My question is: Does this truly does sound like ADHD and am I doing the right thing by waiting it out and supporting him on the sidelines? Or am I being too hopeful or led on? If it's just the ADHD, then I can absolutely adjust any expectations I may have and wait it out. And by waiting it out, should I still be trying to message him, or keep quiet and just wait to hear back? I want to make things easiest for him and be his soft place to fall. He's amazing and is everything I've ever wanted. However, I do have a history of being too patient with men and being a doormat, which I'd like to avoid doing again.

Thank you all so much for reading this :)

Greyhound1
06-07-17, 08:39 PM
Welcome to the forum!

I think you coming here is very supportive. Cheers to you. He is lucky you care so much.

I would suggest getting his phone number the next time you communicate with him. He may be putting off contacting you because he is too stressed at work. Beginning a new relationship is very stressful particularly having ADHD even if it's going well. We are known for avoidance and procrastinating behavior. He may really like you and just be under too much pressure at work to pursue things. He may just need a nudge.

Obviously, you care about him or you wouldn't be here. I would really try and get his phone number. I wouldn't judge his actions or lack of them at this point. I would try and make phone contact and see how things go while trying not to put added pressure or stress on him. Some friendly supportive chat can really go a long way in breaking the ice with a new relationship. I hope things work out.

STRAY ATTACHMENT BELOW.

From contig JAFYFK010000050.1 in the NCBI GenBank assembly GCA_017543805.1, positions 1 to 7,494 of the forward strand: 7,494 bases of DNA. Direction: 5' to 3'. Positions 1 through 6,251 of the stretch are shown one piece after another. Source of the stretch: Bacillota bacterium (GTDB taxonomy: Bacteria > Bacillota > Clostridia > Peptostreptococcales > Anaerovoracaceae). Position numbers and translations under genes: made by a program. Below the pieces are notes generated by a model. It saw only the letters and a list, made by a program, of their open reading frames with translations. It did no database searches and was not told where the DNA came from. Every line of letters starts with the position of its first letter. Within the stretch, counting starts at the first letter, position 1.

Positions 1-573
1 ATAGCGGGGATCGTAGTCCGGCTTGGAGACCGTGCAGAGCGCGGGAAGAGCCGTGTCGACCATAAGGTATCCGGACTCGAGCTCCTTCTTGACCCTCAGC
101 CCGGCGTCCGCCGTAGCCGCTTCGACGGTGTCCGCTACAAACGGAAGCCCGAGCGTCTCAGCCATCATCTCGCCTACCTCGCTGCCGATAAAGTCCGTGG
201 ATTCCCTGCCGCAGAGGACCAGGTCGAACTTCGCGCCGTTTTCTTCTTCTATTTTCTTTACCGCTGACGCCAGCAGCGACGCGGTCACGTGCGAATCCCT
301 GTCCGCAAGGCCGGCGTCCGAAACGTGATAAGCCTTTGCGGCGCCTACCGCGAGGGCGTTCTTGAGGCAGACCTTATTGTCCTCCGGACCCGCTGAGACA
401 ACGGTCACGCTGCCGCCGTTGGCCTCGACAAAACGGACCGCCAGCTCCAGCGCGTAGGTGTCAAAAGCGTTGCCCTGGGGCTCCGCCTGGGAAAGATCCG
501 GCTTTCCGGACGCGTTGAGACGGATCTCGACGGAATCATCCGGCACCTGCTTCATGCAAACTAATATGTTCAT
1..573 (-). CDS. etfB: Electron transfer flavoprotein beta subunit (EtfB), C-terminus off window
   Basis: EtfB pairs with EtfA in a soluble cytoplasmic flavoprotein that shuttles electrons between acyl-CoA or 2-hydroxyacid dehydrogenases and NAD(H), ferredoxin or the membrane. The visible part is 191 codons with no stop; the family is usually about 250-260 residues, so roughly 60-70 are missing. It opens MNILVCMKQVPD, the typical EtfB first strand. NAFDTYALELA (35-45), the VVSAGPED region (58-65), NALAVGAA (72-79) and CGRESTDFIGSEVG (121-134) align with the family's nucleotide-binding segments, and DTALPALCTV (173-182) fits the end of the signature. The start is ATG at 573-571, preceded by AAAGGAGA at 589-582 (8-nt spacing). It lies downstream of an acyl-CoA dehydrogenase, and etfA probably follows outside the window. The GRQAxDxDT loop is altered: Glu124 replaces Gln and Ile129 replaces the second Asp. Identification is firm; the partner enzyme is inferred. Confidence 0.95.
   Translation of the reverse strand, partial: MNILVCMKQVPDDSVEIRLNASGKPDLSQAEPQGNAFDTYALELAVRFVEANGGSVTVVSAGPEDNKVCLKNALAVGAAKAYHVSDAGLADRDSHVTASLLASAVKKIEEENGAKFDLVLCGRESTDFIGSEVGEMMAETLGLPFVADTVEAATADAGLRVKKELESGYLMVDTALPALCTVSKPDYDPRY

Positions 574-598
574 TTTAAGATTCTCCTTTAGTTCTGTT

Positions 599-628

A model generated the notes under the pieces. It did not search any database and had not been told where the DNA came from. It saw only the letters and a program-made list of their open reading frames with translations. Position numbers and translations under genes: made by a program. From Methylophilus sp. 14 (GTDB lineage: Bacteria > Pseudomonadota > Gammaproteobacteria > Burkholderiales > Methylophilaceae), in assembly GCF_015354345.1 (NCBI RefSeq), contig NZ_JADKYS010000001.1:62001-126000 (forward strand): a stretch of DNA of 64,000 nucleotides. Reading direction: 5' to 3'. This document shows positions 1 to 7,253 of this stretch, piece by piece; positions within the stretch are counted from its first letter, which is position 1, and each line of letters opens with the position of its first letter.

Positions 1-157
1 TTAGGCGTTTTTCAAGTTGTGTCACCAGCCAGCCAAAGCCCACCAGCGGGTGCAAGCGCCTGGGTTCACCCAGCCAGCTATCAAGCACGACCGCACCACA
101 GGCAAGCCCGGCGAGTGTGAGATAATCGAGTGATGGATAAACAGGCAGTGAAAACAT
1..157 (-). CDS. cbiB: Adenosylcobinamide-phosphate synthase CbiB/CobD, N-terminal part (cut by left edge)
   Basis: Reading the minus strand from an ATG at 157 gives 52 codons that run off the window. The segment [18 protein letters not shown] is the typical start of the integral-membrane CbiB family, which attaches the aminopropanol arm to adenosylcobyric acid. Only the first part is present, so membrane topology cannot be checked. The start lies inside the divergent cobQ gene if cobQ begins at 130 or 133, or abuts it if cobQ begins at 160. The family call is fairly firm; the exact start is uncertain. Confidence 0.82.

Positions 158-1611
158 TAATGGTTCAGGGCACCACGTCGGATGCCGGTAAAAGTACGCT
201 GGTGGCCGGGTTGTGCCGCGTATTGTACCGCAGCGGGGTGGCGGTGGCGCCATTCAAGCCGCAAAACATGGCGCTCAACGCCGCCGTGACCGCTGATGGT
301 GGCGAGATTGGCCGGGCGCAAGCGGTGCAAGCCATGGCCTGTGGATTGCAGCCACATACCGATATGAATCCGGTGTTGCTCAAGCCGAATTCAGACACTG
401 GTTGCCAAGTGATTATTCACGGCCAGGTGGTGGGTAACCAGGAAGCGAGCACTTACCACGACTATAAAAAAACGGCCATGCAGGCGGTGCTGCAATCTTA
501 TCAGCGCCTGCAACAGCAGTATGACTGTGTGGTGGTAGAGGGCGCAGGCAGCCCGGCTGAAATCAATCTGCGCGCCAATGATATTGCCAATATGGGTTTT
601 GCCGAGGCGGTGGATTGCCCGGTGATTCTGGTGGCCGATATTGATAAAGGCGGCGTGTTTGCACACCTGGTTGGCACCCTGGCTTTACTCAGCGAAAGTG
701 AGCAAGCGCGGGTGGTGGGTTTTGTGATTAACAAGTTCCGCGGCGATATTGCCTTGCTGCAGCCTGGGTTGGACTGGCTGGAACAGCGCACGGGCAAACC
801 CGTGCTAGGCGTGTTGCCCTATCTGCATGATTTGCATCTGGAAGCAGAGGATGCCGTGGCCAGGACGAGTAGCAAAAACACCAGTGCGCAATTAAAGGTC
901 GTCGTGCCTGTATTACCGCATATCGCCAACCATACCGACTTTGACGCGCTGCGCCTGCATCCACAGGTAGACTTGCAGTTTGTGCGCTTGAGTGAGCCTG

ToneTone
06-07-17, 09:20 PM
Uh ... I have ADHD and back in the day ... I disappeared like this all the time with various women ... I offered the same litany of excuses .... often in great detail just as he is doing ... Actually him mentioning ADHD so early on ... is not a good thing in my view.

Thank God, the women I was flaking on ... kicked my butt to the curb. Some held on longer than others but always it was a futile effort.

Sure ADHD was part of my problem ... The ADHD make it hard for me to know when I was or was not really attracted to someone ... and the condition, I think, led me to act on impulses that got me involved with people I really wasn't interested in ...

Red flag: Why is he telling you confidential information about his work this early on? His sharing isn't intimacy ... More the sign of either bad judgement or weak confidence. ... Note: if people spill confidential information on others immediately ... That's pretty much a giveaway that they will share confidential information from you and on you ... immediately ...

Those insecurities you mention ... well ... those aren't insecurities.... Those are loud, clanging alarms going off telling you that you are putting yourself at risk far too early .. .based on far too little information and far too little earned trust.

... I do have a history of being too patient with men and being a doormat, which I'd like to avoid doing again.

I have a similar history ... that's why I'm sharing what I'm sharing ....At the start of the relationship ... let the other person show interest and consistent interest and presence ... that's gate #1 ... if you don't get past gate #1, there is no gate #2.
The last woman I flaked on like this ... she found a willing and available and seriously interested partner within a few months of our breakup ... within two years she was married. And she's still married 19 years later. I have mutual friends who spend time with her ... and they say her marriage is good.

Good luck.

Tone

Little Missy
06-07-17, 09:23 PM
My mum always said, "Let the boys chase YOU." ;)

aeon
06-07-17, 09:47 PM
My mum always said, "Let the boys chase YOU." ;)